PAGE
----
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Integrated lines, flexible machines, and high-barrier materials enhance packaging options.
Concerns about efficiency and sustainability are inspiring improvements to equipment for all parts of the packaging line. Many packaging innovations and portents of future trends were on display at the most recent Pack Expo International, which was held in Chicago, Illinois, in November 2008.
Tablet-filling and labeling lines
Uhlmann Pac-Systeme, long known for its blister-packaging equipment, launched a fully integrated tablet-filling line at the show. The line is the company's first foray outside blister packaging equipment and its first product introduction outside Germany ("Integrated Bottle Center," Uhlmann Pac-Systeme, Laupheim, Germany).
The turnkey, modular line integrates equipment from several suppliers to fill as many as 240 bottles/min. The line's hygienic design and automated changeover reduce downtime. Designed to comply with stringent European limits, the line generates noise levels of less than 74 dB, even at top speed. Bottles ranging in diameter from 35 to 76 mm and as tall as 193 mm pass through an unscrambler and receive a two-dimensional code, which is checked by a vision system for correctness and readability. Code data also are captured and stored to enable future tracking and tracing. When the bottle arrives at the desiccant dispenser, another camera checks the code. If it's not accurate, no desiccant is dispensed, and an integrated shift register ensures the bottle is not filled or capped.
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The next step is the filler, which maintains positive control of tablets. After filling, a metal detector checks for contamination before a rotary chuck capper applies the cap. The capped container than passes below an induction sealer. Just before the exit, another camera checks the bottle code once again. Three lanes at the exit transport good containers and shunt aside rejects and samples. Line operation and changeover is controlled from the operator interface. Changeover between bottle sizes requires no physical adjustments and takes only 20 min.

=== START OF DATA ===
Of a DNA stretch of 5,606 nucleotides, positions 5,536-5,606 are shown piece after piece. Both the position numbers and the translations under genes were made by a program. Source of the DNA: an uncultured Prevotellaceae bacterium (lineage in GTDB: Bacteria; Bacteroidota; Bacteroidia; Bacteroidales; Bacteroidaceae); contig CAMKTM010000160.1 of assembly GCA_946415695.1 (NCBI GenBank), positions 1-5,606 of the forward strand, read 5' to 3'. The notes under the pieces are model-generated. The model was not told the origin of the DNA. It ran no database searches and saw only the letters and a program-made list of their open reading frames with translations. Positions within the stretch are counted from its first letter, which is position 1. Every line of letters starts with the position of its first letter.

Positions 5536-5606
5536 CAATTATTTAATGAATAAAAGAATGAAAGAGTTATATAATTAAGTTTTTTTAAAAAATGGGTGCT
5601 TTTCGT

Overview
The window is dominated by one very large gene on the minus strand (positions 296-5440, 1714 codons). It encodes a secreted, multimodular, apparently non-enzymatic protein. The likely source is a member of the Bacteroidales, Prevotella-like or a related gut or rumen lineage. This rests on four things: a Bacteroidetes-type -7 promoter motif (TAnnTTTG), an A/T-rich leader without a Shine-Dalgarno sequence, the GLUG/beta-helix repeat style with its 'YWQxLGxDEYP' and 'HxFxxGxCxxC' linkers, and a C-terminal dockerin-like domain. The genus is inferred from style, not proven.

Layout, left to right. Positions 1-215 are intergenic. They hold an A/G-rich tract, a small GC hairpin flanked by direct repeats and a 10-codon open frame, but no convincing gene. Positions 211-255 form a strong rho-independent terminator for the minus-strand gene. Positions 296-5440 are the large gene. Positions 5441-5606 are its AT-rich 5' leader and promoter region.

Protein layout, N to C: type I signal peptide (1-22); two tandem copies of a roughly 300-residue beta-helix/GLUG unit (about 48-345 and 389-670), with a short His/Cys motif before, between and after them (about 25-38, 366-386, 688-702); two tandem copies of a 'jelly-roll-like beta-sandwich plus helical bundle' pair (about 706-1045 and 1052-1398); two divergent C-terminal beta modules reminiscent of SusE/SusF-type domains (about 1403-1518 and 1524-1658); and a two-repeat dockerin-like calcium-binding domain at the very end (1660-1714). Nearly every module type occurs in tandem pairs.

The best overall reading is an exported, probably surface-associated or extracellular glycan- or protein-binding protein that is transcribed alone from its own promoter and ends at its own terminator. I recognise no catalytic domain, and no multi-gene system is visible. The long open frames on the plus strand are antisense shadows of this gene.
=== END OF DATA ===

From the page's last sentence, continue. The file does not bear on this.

Another turnkey line supports ePedigree serialization and track-and-trace initiatives. Incorporating equipment from several companies, the line consists of a pressure-sensitive labeler, shrink bundler, several vision systems, and a case packer and palletizer. The labeler applies serialized, two-dimensional barcodes or radio-frequency identification (RFID) labels. The vision system captures the serialized codes and makes the data available to ePedigree software through an Ethernet connection. Serialized containers are shrink bundled, and a print-and-apply labeler applies another label, which may be RFID-equipped. This label also is checked by a vision system. Shrink-bundled products are then loaded into cases, which are labeled by another unit. A third vision system checks these labels (Integrated packaging line for product serialization, NJM–CLI, Lebanon, NH).
We will be seeing more ...